The Depew Union Free School District Board of Education on Tuesday got an outline of "Moving Into the Future" from high school Principal Carol Townsend.
In an hourlong Power Point presentation, Townsend and assistant principal Lynn Girdlestone touched on initiatives in improving the school climate for students, participation in community projects and new academic programs and equipment.
Among the latter are three "Smart Boards" acquired this school year. The computerized blackboard with a touchable screen, according to its demonstrators -- freshmen teachers Jennifer Blasczak and Ellen Beltz -- is designed to be more efficient, flexible and entertaining so that students are more motivated and have a heightened interest in learning.
They noted that many textbooks are now interactive so students regularly use the Internet for their studies.
School Board President Susan Wagner later commented, "Technology has come a long way since the last demonstration, which I think was on how calculators worked."
Townsend also noted that because of some new strategies, the high school has seen an increase in the number of students passing Regents exams, from about 55 percent in 2003 to 93 percent in 2006.
One of those new strategies is "brain-based instruction," which has included in-service training for teachers on how parts of the brain respond to stimuli. For example, "The brain likes yellow so we use yellow hi-lighters," she said.
Another new academic initiative is the Freshman Academy, in which teachers of the high school's first-year students have developed some common procedures in all classrooms to ease students' transition from middle to high school.
Nationally, more students fail ninth grade than any other year of high school, so the Freshman Academy particularly has strategies for at-risk students, Girdlestone said. Each freshman classroom now has a homework center where students can find materials necessary to make up work they might have missed.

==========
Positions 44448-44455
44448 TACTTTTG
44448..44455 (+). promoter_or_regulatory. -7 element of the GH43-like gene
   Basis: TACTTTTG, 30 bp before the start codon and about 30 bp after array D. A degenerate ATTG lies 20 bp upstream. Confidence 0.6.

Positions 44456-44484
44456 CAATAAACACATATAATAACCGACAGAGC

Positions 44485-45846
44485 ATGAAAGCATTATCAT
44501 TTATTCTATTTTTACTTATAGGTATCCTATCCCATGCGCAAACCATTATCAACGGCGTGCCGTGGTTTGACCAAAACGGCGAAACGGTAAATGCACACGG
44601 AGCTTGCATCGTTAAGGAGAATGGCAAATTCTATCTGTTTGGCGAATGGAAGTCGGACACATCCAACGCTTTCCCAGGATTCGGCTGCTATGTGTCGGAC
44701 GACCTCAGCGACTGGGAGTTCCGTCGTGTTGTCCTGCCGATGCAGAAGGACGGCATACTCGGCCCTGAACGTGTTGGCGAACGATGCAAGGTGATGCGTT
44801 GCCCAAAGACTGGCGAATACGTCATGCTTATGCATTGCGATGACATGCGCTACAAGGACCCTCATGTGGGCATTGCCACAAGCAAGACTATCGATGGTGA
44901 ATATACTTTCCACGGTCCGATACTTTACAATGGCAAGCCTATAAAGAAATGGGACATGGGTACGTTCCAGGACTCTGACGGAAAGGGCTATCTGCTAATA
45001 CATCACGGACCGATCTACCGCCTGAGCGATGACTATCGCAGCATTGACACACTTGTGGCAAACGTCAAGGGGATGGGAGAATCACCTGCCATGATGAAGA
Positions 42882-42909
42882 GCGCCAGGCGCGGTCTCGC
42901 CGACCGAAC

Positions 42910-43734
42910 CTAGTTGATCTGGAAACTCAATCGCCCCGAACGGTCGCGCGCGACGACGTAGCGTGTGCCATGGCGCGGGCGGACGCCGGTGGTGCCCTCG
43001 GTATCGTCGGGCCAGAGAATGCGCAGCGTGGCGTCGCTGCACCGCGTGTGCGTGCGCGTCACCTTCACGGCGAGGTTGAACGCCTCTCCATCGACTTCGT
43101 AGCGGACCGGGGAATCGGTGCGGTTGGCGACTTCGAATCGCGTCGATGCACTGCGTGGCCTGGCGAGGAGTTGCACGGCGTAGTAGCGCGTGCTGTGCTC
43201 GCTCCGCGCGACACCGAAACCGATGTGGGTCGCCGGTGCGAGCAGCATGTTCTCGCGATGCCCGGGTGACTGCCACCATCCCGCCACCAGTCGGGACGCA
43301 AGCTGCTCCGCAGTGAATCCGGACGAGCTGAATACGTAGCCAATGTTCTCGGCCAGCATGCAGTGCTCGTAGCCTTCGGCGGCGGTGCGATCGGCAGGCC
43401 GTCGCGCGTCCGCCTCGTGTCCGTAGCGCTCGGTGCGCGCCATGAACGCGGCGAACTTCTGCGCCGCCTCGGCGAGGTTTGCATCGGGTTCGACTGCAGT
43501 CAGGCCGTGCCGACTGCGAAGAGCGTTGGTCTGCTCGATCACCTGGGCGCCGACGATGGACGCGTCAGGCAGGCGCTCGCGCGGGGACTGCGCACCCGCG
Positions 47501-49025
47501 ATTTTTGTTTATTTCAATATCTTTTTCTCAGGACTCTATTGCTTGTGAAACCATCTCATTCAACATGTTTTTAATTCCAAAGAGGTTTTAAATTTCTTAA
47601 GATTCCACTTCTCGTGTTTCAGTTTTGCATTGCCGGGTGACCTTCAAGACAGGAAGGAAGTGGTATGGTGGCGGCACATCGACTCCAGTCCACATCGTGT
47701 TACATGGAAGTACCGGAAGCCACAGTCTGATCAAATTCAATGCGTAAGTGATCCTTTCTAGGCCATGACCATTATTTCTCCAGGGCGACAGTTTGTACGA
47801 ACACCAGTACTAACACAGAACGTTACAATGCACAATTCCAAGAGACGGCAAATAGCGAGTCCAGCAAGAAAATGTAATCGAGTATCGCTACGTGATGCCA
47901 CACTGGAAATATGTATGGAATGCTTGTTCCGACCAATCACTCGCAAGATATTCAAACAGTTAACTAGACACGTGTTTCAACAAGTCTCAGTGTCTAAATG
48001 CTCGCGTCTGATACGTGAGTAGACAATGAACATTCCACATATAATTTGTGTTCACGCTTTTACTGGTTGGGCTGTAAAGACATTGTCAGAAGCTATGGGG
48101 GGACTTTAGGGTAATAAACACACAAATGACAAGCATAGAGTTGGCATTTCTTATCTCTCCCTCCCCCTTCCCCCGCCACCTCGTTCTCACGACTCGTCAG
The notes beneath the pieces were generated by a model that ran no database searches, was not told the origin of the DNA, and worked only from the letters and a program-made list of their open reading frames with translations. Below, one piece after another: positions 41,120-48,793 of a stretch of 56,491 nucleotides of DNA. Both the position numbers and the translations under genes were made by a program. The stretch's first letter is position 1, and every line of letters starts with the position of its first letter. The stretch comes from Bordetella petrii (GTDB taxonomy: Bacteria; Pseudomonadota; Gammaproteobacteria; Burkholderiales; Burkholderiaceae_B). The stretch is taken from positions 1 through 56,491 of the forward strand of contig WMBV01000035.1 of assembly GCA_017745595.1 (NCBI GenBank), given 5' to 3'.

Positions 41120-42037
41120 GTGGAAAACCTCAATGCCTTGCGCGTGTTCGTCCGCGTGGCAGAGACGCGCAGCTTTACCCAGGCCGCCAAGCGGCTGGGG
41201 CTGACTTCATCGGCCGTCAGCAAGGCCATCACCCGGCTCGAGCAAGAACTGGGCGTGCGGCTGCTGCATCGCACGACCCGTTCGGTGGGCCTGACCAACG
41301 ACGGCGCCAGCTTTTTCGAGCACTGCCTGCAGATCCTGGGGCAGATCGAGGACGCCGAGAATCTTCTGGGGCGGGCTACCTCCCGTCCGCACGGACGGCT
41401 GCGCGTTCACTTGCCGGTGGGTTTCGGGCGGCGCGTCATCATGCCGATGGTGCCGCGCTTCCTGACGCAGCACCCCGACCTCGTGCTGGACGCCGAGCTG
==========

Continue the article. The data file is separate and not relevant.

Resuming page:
Special events are also included throughout the school year, like the Greek Fest, held Dec. 22, which included games and special foods and encouraged Freshman Academy students to wear Greek garb for the day along with the teachers.
There's also a program called "Credit Recovery" in which students who did not pass ninth-grade English, for example, can simultaneously get credit for ninth and 10th grade English in the sophomore year.
Townsend said there have been additions to course offerings, including archery, scuba diving and kayaking; anatomy and physiology; and Leadership in Action, which teaches students how to be civic leaders.
Among the community initiatives Townsend mentioned was a partnership with the village in which students helped with cleanup from the Oct. 12-13 snowstorm. "Students cleared some 34 yards," she said. "We got great feedback" from the community, with many people saying "how respectful the kids were."
A Parent-Teacher-Student Organization is also being set up and has 102 paid memberships, Townsend said.
A new program of the Student Senate this year is Winter Wishes, scheduled for February, in which students will pay a nominal fee to submit wishes for things like a car wash or a special lunch. The fees will be donated to the Make-a-Wish Foundation. The Senate will select some of the Winter Wishes to be granted.